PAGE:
T-score important for targeted teaching

While the Ministry of Education's decision to remove the Primary School Leaving Examination T-score and replace it with a banding system has received its fair share of praise ("PSLE grading system set to change amid broad reforms"; April 9, and "A step towards holistic education" by Miss Ong Si Min; April 11), the repercussions it may have on a student's secondary school education have to be taken into account.

Some schools look at a student's T-score to assess not only his ability, but also to assign him to a class with individuals possessing similar abilities.

Students in such a class are able to learn better and at a suitable pace. Teachers will also be better able to pick the material best suited for teaching this group of students.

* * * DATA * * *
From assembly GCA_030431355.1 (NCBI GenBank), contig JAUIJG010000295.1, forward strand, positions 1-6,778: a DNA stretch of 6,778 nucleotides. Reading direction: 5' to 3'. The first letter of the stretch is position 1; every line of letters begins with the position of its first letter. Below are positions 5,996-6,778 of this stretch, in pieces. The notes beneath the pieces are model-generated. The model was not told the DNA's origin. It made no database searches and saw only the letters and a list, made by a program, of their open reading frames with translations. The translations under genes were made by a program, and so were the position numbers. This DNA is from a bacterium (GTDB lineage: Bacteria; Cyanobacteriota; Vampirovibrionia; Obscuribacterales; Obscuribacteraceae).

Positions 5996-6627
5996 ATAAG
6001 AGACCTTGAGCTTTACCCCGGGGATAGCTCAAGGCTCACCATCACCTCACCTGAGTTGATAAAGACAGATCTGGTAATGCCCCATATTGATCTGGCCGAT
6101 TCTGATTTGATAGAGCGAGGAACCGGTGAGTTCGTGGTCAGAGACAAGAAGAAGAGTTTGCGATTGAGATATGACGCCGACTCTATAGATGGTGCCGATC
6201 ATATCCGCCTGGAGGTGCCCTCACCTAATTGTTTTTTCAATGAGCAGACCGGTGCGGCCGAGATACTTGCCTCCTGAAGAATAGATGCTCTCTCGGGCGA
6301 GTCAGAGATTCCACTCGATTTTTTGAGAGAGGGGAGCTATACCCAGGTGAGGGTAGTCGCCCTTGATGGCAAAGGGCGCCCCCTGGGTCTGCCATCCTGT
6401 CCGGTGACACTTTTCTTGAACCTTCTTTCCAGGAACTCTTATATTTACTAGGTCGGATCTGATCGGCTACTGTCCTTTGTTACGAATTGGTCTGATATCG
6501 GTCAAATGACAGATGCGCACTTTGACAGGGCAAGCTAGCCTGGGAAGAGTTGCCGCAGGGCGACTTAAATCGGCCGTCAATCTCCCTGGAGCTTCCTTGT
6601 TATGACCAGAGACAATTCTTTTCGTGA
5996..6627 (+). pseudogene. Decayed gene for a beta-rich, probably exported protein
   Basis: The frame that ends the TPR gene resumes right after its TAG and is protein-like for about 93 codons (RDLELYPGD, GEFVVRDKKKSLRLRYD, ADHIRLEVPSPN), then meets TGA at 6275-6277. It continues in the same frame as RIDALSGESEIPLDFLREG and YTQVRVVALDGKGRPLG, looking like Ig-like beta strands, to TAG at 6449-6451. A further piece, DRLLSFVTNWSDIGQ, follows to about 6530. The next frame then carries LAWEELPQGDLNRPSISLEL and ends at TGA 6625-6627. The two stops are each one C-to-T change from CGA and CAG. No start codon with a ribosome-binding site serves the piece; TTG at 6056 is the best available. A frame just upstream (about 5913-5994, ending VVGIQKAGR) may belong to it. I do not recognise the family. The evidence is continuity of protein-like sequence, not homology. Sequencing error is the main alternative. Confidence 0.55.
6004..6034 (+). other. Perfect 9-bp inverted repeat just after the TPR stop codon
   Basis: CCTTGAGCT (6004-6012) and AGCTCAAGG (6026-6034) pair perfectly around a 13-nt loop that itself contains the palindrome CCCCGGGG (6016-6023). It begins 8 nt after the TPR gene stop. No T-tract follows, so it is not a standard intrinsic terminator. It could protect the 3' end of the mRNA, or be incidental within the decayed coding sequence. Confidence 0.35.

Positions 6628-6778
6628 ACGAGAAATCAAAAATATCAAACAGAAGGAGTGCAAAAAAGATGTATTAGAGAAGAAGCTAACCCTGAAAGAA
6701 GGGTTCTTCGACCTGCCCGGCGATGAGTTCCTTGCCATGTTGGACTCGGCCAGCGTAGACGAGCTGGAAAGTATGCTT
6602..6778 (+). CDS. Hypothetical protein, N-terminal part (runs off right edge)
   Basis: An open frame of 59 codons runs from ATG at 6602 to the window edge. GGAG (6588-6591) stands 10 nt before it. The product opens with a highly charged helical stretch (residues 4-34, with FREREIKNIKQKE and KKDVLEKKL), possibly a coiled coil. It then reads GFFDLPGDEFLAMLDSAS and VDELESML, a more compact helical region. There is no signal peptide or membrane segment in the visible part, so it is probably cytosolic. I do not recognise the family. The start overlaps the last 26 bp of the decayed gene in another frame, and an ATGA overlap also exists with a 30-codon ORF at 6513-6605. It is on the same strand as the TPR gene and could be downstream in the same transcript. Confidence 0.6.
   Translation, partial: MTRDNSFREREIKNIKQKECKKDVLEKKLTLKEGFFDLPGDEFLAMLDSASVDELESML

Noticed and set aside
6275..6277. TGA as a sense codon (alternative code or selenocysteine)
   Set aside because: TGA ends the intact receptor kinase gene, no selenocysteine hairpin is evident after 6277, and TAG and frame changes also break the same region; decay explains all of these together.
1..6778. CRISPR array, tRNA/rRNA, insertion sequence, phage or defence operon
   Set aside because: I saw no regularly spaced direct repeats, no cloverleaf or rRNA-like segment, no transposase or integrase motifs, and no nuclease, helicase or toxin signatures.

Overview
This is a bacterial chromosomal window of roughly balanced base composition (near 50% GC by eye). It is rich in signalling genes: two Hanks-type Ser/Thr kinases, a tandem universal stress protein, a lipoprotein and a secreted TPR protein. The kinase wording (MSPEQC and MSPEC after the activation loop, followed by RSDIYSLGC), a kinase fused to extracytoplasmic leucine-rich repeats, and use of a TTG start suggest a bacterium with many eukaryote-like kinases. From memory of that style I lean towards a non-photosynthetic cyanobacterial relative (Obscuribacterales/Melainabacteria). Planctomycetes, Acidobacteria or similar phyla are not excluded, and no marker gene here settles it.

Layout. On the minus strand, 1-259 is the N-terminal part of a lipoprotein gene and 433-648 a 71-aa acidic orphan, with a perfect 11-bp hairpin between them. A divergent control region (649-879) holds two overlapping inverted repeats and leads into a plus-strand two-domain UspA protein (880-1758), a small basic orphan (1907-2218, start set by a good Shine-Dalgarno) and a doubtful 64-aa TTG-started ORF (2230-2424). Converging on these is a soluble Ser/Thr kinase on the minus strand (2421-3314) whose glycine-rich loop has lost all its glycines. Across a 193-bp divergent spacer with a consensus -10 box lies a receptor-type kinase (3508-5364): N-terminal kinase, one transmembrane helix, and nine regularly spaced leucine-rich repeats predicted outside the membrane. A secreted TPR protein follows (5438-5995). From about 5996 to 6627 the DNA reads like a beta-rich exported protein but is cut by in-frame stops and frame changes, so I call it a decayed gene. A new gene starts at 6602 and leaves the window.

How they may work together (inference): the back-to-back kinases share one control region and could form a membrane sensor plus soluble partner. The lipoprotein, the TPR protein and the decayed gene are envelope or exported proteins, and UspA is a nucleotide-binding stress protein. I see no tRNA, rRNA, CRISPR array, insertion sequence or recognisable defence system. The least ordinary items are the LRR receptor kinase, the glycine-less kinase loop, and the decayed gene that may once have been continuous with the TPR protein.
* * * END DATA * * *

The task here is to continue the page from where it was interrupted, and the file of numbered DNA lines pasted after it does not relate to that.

In this way, the school can cater to different needs, instead of adopting a one-size-fits-all system.

Without a T-score allocated to each student, I worry that it will be harder for schools to sort students into classes suitable for them.

For example, because the scoring bands are wider, a student with a score of 260 might be put into the same class as students with scores of 280 and above.

I doubt that this will bode well for the students' learning. Some may get unnecessarily stressed or feel inferior, compared with peers with higher abilities.

Removing the T-score may not be such a good idea after all.

Li Wanqi, 15, Secondary 4 student


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A version of this article appeared in the print edition of The Straits Times on May 11, 2016, with the headline T-score important for targeted teaching . Subscribe